2. Ask any great sales and marketing professional, and he or she will tell you success is achieved by building relationships. Social media is all about that.  You can begin the proverbial 'conversation' with prospects and influencers through the interactive simplicity and immediacy afforded by Facebook, Twitter and other networks. You may spawn your own networks, that, with utilization of Web 2.0 technology and an up-to-date content management system, are getting increasingly simple to start and maintain.

3. Social media is a great way to test ideas and get feedback on a variety of topics. Ask for opinions, survey groups, get a discussion thread going, ask and answer questions: all helpful ways to begin a dialog with customers, prospects, employees and associates. You may not be an expert on a topic, but if you can answer someone's question or point them to a solution, you are positioning yourself nicely as an authority. And don't be afraid to ask for help.  Some great synergy can be spawned when people can help out each other.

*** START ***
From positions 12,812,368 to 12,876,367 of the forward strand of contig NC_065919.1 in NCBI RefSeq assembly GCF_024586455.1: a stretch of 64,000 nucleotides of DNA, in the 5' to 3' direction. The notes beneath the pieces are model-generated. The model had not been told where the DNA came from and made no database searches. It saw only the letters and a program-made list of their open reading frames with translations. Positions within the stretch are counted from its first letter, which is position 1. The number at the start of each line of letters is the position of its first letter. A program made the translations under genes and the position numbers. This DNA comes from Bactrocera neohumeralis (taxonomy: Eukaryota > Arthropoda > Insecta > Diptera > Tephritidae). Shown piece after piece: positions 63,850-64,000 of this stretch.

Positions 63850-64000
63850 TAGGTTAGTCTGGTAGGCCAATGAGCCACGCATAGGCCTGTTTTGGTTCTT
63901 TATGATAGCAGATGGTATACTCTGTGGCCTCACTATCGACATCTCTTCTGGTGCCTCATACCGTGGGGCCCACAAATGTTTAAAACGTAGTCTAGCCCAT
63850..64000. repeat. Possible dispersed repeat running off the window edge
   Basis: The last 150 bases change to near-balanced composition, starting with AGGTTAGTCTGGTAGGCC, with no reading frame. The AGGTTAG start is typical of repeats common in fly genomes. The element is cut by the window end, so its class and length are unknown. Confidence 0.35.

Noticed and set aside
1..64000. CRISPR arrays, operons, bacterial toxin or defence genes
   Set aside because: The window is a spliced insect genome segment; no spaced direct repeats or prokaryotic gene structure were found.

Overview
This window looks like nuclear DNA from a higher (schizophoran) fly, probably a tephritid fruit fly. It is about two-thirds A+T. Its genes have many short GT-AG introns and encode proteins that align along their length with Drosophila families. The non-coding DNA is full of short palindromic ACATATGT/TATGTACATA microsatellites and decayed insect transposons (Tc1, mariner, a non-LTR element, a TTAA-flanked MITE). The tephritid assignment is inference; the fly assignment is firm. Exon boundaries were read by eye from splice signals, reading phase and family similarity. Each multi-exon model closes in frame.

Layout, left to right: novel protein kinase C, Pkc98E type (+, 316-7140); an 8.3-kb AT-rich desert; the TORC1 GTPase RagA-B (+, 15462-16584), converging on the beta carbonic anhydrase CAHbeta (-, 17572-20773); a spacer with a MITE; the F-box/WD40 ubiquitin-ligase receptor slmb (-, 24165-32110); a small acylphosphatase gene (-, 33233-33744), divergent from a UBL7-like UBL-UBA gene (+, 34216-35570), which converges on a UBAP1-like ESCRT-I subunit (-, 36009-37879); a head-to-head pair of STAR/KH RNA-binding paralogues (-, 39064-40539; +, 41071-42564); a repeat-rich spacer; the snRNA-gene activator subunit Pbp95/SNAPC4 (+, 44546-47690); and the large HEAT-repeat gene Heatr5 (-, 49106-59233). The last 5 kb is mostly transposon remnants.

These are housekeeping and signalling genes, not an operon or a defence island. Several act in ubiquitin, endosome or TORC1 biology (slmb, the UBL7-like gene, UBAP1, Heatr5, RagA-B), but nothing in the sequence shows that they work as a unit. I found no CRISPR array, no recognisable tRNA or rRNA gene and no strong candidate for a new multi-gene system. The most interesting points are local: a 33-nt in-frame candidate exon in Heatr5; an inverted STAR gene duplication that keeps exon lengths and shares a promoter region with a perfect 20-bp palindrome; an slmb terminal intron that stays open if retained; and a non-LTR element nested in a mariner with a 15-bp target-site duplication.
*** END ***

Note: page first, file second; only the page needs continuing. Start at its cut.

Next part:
4. Don't forget the social graces of online social networking. With the shorthand, abbreviated, 140-character pace at which online communications moves, it's wise not to lose track of plain ol' common sense and business etiquette. Yes, the line separating our personal and business lives is getting blurrier by the moment, but don't get sloppy and forget to follow up or extend courtesies where and when they need to – which is more often than not.

5. Last tip: Keep it up. Like any content on the web, if it's not fresh and consistent, it's likely not going to be helpful or held in high regard.